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Spaceways Incorporated: Version Soul (2002)

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Spaceways Incorporated: Version Soul No stars How we rate: our writers tend to review music they like within their preferred genres.

Something of an oddity in Ken Vandermark’s stable of projects Spaceways, Incorporated spent its infancy as a cover band mining the songbooks of Funkadelic and Sun Ra. The trio’s debut Thirteen Cosmic Standards built an entertaining and artistically-enhanced hour of music from these fraternal sources, but their sophomore sojourn in the studio suggested the need for a fresh direction. Building on the same groove-seasoned stew the three channel their respective creative corpuses into the challenge of working with completely original material.



The febrile throb of dub-style bass braids with syncopated cymbals on the opening sultry slink of “Back of a Cab.” Vandermark’s velvety tenor slides and shimmies across the plush, but vaguely ominous harmonic terrain. Drake is keeps a fluid time with metronomic precision on “Reasonable Hour” as McBride, this time on acoustic strings, clocks the thematic center in a solo ripe with gravity and groove. Vandermark’s billowy baritone sounds more like Mulligan than Bluiett, sauntering along with a cool swagger that sprouts thorns in a closing joust with Drake. “Size Large” deploys along the proportions it’s name implies with a rock-solid backbeat and brusquely honking baritone phrasings. McBride’s bass line, laden with pedal effects, drops into the fray with atomic force, sending Richter shockwaves through the tune’s center and slathering his partner’s with smoldering funk. His crisply attenuated plucks during the opening minutes of “Journeyman” contrast sharply and guide the trio into darkly brooding straits.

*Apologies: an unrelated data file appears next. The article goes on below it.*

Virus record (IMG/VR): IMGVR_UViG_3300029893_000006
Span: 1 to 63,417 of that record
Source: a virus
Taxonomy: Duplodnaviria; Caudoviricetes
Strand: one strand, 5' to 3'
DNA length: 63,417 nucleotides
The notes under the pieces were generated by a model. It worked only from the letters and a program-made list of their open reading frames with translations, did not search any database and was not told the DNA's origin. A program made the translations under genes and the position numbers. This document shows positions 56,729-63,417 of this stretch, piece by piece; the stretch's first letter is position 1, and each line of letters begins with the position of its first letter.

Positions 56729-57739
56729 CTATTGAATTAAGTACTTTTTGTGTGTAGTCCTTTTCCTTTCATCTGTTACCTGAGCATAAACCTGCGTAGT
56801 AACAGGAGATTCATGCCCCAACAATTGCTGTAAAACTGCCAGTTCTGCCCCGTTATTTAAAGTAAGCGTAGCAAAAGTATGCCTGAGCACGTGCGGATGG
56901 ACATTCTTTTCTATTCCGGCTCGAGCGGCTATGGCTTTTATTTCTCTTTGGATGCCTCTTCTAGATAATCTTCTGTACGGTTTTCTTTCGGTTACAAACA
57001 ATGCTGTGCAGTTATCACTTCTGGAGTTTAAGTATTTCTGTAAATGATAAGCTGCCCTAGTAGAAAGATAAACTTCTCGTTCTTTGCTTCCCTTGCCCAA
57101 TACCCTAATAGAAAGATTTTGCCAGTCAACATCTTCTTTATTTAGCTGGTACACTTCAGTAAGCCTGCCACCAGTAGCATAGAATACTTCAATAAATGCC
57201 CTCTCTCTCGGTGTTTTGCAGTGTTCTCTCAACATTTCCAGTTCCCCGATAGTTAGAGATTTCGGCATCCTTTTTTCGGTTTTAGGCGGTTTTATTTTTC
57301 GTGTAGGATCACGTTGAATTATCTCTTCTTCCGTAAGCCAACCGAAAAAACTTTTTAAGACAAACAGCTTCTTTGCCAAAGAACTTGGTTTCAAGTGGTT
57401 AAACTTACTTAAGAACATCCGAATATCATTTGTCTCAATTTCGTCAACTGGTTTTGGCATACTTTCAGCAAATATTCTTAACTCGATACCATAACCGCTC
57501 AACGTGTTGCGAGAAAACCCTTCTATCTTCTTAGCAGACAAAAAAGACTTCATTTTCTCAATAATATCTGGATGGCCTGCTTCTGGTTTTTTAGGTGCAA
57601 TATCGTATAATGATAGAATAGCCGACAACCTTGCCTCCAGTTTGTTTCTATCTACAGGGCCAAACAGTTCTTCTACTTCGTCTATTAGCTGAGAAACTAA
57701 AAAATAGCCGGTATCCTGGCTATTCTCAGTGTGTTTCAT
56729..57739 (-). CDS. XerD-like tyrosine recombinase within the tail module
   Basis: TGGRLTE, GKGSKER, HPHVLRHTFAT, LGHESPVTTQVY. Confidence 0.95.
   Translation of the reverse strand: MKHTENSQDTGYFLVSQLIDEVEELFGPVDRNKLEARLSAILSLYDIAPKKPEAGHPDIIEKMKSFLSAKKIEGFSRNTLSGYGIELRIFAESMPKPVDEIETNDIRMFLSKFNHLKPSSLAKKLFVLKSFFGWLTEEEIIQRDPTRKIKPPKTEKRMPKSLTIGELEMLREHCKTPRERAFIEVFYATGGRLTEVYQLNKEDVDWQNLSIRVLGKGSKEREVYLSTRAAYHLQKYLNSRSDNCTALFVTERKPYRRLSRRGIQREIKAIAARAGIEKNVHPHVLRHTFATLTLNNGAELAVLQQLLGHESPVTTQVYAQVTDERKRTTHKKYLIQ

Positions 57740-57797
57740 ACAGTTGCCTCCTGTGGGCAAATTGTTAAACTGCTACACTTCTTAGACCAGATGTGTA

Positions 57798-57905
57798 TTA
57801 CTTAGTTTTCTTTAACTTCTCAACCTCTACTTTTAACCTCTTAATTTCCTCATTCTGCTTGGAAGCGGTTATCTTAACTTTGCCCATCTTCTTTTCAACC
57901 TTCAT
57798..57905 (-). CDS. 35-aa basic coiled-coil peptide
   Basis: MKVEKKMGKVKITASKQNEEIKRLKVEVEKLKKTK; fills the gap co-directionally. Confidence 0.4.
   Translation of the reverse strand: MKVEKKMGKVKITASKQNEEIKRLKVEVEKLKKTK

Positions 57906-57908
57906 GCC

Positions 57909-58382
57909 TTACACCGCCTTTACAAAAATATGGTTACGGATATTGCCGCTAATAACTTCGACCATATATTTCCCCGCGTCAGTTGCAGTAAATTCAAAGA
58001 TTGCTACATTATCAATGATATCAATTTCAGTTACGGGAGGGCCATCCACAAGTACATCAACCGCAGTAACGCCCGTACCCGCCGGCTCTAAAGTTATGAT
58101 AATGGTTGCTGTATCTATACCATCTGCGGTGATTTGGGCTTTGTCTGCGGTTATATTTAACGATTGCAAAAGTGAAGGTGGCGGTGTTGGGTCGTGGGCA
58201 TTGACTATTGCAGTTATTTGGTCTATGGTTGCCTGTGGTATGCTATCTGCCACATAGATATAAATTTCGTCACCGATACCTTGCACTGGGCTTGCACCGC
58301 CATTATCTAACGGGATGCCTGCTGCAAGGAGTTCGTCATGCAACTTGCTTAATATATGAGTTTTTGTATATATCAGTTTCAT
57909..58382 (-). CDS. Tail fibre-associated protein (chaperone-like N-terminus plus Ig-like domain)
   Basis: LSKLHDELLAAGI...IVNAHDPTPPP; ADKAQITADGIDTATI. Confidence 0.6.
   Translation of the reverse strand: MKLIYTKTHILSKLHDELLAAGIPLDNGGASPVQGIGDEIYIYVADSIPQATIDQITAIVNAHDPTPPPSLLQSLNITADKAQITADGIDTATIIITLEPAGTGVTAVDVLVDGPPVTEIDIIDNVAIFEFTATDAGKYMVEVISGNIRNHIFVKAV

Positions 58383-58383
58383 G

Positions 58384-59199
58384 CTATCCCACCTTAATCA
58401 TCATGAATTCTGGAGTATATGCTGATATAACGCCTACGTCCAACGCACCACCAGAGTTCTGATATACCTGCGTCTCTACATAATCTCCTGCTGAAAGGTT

Backbeats return in bolstered numbers on the timely “Clocked,” a dedicatory piece to Meters drummer Zigaboo Modeliste. Drake offers ample homage from behind his kit, scrolling out stick-borne licks that make a beeline for listener knees and hips. Vandermark, for one seems inspired and wails away on tenor while McBride fills the harmonic cracks with pulsing tugs from his electric axe.



“Rothko Sideways” changes up moods again, this time toward a contemplative tack with Drake sitting out until mid-piece. The groove’s still there, it’s just transmuted. With “Force at a Distance” the trio sounds more akin to one of Vandermark’s free ensembles, say DKV, than with the saxophonist pulling out the stops in an excoriating release of reed-funneled energy and breath. The dub opener comes home to roost on the closer and the three take the date out in a track steeped with ambiguity. Is there more in store? Given the group’s celestial antecedents perhaps the answer’s written in the stars.



Atavistic on the web: htttp://www.atavistic.com



Track Listing: Back of a Cab/ Reasonable Hour/ Size Large/ Journeyman/ She Just Got Here/ Clocked/ Rothko Sideways/ Force at a Distance/ All Frequencies.

Personnel: Hamid Drake- drums; Nate McBride- acoustic & electric bass; Ken Vandermark- tenor & baritone saxophones, Bb & bass clarinets. Recorded: August 12 &13, 2001, Chicago.

Record Label: Atavistic Worldwide

Style: Modern Jazz


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